Here’s a review I wrote recently for http://middlegradestrikesback.blogspot.co.uk/-please take a look!
Cover art by Thomas Flintham
Here’s what Simon and Schuster’s website has to say:
“Twelve-year-old Molly Pecksniff wakes one night in the middle of the forest, lured there by a recurring nightmare – the one with the drums and the rattles and the masks. The Dreamsnatcher is waiting. He has already taken her dreams and now he wants her life.
Because Moll is more important than she knows… The Oracle Bones foretold that she and Gryff, a wildcat that has always been by her side, are the only ones who can fight back against the Dreamsnatcher’s dark magic. Suddenly everything is at stake, and Moll is drawn into a world full of secrets, magic and adventure.”
So what did I think?
Endorsed on the front cover by Piers Torday as “Fast paced and full of charm“, and further endorsed on the back cover by Katherine Rundell as “An outstanding debut packed with suspense, adventure and heart“, you know straight away that “The Dream Snatcher” is going to be more than a bit special. In all truthfulness, it was the gorgeous cover by Thomas Flintham that reeled me in. Before I’d even read the blurb, the irresistible colours grabbed my attention, and I was intrigued by the woodland scene depicted (with Moll’s catapult peeking out of her pocket).
The dark and chilling prologue sets a supernatural tone that pervades the whole book. The first thing I noticed at the start of the book is the energy and pace of Abi Elphinstone’s storytelling. I felt as if I were whirling through a fast and heady dance; almost floating through the action. As Moll awakens in the “knotted and wild” forest, her recurring nightmare and reality become one, and we are there with her. As a reader the words fell from the page and I quickly became immersed in Moll’s world, and immediately cared about her destiny.
As the story unfolded I particularly enjoyed the world of the Romany gypsies, especially the superstitions and folklore, and the traditions that are upheld by the folk in Moll’s people. The details of the talismans, old magic, and ceremonies are robust and convincing, and contribute to the rich and vivid portrayal of Moll’s world. What becomes clear is that this book has been written by an author who really values, prizes, the natural world; Moll’s people are closely entwined with the land and wildlife.
Moll herself is a satisfyingly feisty and flawed protagonist who has always sensed that she is different to the others in her camp. “Wish I didn’t have so many cracks…I’m like a smashed-up eggshell, me“, she declares near the start of the story. During the course of her adventures she discovers startling new information about her “beginning” and discovers that she has a special path to follow. She travels with a catapult, and isn’t afraid to use it. Moll has a particularly imaginative line in insults too.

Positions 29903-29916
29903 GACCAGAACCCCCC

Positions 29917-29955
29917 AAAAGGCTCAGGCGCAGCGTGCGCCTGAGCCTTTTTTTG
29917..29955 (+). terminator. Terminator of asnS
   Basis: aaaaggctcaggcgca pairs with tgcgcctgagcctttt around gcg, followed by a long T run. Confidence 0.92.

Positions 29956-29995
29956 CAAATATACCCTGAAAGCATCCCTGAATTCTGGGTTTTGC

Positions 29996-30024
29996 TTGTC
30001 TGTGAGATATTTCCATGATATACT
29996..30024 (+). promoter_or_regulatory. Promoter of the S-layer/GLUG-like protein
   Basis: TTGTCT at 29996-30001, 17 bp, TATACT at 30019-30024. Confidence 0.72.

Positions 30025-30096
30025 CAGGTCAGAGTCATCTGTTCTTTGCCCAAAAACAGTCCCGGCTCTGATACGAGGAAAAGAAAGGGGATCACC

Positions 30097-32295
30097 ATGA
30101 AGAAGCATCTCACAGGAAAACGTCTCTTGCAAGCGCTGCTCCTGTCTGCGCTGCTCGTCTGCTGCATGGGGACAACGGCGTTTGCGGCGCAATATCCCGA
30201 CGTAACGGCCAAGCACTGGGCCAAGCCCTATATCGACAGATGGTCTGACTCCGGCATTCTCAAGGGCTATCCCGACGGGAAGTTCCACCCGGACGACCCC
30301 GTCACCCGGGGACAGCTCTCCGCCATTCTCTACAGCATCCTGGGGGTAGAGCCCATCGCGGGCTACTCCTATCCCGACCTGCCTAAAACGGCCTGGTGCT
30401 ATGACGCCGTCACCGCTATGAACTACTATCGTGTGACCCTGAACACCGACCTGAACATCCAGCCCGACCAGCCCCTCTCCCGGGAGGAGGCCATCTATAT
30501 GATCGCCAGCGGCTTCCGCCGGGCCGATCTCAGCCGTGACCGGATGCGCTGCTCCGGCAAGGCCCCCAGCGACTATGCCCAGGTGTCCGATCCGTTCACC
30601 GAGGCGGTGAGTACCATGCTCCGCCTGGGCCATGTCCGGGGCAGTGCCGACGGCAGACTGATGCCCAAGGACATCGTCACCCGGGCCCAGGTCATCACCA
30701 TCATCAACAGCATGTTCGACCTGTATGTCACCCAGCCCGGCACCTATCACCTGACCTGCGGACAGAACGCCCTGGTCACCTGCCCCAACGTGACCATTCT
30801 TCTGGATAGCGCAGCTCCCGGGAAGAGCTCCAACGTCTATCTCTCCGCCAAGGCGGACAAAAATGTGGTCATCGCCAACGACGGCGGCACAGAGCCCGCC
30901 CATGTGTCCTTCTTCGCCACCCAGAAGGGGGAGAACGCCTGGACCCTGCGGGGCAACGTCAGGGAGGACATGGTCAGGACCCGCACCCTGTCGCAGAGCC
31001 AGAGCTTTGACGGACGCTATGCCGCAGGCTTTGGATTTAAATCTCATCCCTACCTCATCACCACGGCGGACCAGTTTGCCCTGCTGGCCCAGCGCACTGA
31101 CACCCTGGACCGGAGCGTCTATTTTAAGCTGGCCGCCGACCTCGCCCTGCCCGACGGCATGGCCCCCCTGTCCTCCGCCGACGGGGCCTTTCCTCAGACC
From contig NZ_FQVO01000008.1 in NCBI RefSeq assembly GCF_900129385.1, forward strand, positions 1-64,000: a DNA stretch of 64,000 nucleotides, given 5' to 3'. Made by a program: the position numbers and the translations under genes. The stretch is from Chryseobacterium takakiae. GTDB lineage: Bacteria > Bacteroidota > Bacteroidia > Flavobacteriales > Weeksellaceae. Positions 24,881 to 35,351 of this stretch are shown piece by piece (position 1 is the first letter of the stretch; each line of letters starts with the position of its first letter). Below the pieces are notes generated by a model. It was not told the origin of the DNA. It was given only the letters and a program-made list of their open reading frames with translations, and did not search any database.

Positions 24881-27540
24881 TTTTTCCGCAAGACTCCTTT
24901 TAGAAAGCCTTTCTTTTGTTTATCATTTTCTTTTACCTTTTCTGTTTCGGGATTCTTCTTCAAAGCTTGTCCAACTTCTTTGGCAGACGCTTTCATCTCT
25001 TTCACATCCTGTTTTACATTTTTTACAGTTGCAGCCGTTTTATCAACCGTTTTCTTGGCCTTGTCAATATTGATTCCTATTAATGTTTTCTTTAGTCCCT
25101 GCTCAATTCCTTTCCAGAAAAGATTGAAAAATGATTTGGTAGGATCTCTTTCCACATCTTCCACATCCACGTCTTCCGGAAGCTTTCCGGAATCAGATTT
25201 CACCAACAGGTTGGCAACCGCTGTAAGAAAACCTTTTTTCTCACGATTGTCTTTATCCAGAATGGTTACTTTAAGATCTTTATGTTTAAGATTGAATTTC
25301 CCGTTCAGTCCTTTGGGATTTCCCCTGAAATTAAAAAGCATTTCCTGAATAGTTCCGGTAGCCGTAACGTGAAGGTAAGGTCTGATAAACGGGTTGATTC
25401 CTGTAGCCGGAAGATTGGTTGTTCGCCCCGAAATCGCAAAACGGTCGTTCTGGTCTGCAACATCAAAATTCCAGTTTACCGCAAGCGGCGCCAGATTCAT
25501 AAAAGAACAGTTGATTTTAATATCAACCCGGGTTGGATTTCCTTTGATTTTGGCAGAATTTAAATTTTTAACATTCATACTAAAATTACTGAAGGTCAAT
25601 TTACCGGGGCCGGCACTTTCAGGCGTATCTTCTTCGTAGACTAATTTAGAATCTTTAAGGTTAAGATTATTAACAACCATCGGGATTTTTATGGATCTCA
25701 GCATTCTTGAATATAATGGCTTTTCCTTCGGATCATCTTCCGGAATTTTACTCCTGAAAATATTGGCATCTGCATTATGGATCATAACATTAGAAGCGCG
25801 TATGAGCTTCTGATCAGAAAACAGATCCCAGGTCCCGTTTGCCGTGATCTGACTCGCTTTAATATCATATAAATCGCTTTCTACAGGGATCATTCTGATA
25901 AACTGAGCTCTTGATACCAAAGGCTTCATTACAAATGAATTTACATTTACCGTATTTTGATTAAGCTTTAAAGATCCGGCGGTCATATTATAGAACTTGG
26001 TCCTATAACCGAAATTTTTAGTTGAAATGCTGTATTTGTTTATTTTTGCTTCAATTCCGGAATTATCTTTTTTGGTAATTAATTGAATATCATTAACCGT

She has a close and unique bond with her wildcat guardian, Gryff. Along the way we get to know a colourful cast of fresh characters, my personal favourite being Hard-Times Bob who is “great at dislocating his limbs“, yet prone to hiccups. Moll’s trusty friend Siddy, who “combined a hopelessly misdirected enthusiasm with very little common sense“, has a particular fondness for earthworms, and is a delightfully entertaining character. And Skull the suitably vile and scary villain, is one to fear with his ‘mask that looks like bone‘. We are intrigued by how Moll can possibly take on this mighty enemy.
Throughout the story the clever balance of magic, lucky charms and folklore form a world where anything can happen, and we are left wondering what will happen next with every step of Moll’s journey. I found that it had reminiscent hints of Northern Lights, Harry Potter and the Narnia stories, which may well indicate that this is set to become a modern classic.
As an aspiring author I’ve treasured Abi Elphinstone’s clarity of her descriptions of the woods and her characters, and the way in which the story unfolds with such unrelenting momentum. In fact, as soon as I had finished reading it, I resolved to start annotating it, and analyse every word in order to pinpoint her magical winning formula! I love the way she depicts each scene so vividly and cinematically to the point that you literally see the story unfolding very visually in your imagination.
My only criticism,however, is that the ending begs an immediate reading of the next book…but we have to wait. How irritating!
And as a bit of a postscript, I’d just like to add that the Acknowledgements at the end are very moving- heartwarming and inspiring stuff!
I hope you all enjoy it too, tell me what you think!
By Pippa Wilson @hellopipski